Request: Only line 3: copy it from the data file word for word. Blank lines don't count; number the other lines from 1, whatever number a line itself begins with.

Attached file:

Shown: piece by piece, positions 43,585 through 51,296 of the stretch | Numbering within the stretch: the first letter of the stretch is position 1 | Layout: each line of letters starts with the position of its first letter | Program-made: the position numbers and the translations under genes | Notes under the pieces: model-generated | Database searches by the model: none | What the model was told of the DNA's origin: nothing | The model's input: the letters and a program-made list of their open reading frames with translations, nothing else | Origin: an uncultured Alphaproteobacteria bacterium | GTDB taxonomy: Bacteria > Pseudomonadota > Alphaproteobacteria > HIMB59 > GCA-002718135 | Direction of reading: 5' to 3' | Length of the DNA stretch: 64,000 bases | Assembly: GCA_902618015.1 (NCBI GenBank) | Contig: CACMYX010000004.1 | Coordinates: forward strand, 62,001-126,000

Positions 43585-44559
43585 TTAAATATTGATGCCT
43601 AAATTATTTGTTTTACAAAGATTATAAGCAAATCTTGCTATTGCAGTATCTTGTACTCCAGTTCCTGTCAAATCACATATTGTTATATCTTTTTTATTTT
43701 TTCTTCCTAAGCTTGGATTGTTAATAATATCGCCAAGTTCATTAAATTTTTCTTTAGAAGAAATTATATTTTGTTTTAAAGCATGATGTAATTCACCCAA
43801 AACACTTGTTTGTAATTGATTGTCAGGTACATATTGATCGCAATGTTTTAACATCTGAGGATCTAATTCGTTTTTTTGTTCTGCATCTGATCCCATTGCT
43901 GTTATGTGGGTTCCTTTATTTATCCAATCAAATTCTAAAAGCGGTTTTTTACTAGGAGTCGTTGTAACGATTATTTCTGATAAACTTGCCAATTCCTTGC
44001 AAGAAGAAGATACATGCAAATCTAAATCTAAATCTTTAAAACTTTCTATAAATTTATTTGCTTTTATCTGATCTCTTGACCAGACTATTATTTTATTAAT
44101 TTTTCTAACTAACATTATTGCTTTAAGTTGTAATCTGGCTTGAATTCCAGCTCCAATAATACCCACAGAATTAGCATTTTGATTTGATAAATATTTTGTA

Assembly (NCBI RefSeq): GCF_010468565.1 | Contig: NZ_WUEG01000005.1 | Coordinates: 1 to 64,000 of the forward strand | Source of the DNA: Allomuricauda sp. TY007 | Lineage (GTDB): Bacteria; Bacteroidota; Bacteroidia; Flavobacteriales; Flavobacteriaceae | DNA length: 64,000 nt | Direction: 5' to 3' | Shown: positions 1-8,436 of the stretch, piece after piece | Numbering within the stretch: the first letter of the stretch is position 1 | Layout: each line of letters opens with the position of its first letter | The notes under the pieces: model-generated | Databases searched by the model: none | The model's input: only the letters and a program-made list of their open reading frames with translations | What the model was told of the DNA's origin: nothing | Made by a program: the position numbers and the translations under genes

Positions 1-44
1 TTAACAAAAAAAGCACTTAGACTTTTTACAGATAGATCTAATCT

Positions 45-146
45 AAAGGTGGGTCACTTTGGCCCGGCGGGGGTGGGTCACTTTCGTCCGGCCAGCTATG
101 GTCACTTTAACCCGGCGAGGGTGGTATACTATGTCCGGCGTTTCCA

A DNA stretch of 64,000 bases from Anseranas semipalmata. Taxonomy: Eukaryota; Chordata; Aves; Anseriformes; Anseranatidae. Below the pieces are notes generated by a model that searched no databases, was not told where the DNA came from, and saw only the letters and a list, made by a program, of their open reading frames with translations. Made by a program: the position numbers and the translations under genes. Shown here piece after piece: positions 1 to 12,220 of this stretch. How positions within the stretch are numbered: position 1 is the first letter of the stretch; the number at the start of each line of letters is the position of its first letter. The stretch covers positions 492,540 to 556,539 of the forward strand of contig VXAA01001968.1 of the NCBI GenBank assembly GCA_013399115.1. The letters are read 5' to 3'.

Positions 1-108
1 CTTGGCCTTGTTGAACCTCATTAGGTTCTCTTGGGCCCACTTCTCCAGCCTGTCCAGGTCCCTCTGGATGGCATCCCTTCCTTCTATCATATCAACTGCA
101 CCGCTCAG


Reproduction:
43585 TTAAATATTGATGCCT